If you are familiar with the original Dr. Doolittle series then you are also familiar with the legendary creature the pushmi-pullyu, a “gazelle-unicorn cross” which has two heads (one of each) at opposite ends of its body. When it tries to move, both heads try to go in opposite directions.
With only thirteen days left in the school year, there are more questions ruminating throughout the district than there seem to be answers creating a sort of pushmi-pullyu effect of heading in several directions yet going nowhere.
Has the Superintendent’s contract been settled?
If so, what does it state?
What does the new SEG look like?
Are schools still growing out to K-8 or Pre-K-8?
Is the district moving ahead with the FMP?
What, if anything is being done to meet the needs of students at the elementary level of education?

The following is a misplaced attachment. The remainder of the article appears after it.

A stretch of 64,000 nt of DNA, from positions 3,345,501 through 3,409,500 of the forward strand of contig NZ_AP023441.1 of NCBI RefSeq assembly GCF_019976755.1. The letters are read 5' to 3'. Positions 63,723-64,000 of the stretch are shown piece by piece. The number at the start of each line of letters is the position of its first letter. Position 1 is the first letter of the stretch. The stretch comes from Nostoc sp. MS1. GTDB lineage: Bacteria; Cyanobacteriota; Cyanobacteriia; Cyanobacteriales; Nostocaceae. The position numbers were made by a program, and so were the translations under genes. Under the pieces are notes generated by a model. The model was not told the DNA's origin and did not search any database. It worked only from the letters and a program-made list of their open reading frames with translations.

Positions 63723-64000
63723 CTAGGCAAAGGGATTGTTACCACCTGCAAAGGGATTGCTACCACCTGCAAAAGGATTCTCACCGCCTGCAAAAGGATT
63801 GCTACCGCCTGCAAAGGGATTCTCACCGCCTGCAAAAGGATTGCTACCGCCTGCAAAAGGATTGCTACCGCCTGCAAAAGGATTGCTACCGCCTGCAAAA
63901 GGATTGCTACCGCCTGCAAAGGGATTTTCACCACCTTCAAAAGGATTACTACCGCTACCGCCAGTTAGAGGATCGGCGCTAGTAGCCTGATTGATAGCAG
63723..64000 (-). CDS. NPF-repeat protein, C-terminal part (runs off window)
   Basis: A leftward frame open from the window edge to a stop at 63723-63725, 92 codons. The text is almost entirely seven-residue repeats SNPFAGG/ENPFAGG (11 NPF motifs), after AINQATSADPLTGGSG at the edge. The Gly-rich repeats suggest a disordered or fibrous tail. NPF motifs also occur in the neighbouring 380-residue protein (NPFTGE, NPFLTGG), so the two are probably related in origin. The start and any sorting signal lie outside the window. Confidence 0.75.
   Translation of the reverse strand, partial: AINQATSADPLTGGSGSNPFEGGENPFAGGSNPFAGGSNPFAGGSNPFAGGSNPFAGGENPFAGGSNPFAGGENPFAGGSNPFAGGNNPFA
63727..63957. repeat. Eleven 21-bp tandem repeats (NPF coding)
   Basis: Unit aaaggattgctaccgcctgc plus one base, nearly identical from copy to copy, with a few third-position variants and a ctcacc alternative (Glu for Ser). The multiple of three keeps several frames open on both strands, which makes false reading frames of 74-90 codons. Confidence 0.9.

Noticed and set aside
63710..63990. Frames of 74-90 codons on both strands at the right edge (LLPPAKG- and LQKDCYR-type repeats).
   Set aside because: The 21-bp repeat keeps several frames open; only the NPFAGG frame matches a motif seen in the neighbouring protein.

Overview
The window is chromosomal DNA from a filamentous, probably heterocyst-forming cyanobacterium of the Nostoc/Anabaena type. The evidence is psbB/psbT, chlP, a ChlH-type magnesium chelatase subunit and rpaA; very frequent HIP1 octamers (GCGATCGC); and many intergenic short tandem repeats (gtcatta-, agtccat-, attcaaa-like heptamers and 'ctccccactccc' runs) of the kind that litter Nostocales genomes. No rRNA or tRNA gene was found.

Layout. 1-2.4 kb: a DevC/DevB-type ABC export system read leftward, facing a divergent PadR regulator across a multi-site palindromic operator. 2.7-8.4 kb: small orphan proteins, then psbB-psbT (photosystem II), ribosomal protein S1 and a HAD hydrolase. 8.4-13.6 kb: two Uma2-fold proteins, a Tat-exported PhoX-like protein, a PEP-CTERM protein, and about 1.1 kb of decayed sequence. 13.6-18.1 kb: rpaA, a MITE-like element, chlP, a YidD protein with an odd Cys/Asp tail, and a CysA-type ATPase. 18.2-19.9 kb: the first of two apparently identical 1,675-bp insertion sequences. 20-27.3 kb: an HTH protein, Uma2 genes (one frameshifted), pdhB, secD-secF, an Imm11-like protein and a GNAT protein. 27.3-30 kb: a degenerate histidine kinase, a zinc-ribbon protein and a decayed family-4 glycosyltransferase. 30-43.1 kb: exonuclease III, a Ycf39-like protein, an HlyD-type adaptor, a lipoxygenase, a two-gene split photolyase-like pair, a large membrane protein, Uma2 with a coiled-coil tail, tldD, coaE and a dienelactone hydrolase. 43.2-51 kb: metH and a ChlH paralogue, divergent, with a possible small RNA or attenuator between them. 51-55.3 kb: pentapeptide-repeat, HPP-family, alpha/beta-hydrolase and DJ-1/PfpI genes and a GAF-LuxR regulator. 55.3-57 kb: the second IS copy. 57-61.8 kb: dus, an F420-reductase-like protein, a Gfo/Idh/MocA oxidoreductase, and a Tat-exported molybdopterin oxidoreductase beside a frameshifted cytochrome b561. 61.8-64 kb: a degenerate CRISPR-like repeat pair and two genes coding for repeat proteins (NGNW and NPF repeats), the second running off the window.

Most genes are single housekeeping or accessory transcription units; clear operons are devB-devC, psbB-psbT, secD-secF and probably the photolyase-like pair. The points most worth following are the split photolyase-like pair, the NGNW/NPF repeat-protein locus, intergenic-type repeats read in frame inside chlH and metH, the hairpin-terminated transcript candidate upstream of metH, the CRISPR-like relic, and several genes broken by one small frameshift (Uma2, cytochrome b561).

What is happening with All City High?
Has the district adopted the Freedom School model?
If so, in what capacity and how will that model connect to the All City High structure?
What is the district doing now to encourage the neighborhood school concept for the future?
How will the recent federal waiver for New York State NCLB funding affect our district?
Will test scores continue to heavily influence teacher evaluation outcomes?
How directly will student attendance effect teacher evaluation?
How will district tutoring programs be chosen and by what measures will they be held accountable?
What will accountability look like under the new superintendent?
What will accountability look like for the new superintendent?
The pseudo-transparency of the district has revealed quite a conundrum wrapped in an enigma. Unfortunately, the Rochester community has produced its own pushmi-pullyu creature through its inability to actually unite its efforts and move in solidarity toward widespread, fundamental, sustainable, change in our system of education.
With our educational leaders living out a fairy-tale existence of committed inertia to effect change, it is no wonder our children find it difficult to work hard toward their educational success. We are, after all, their role models.
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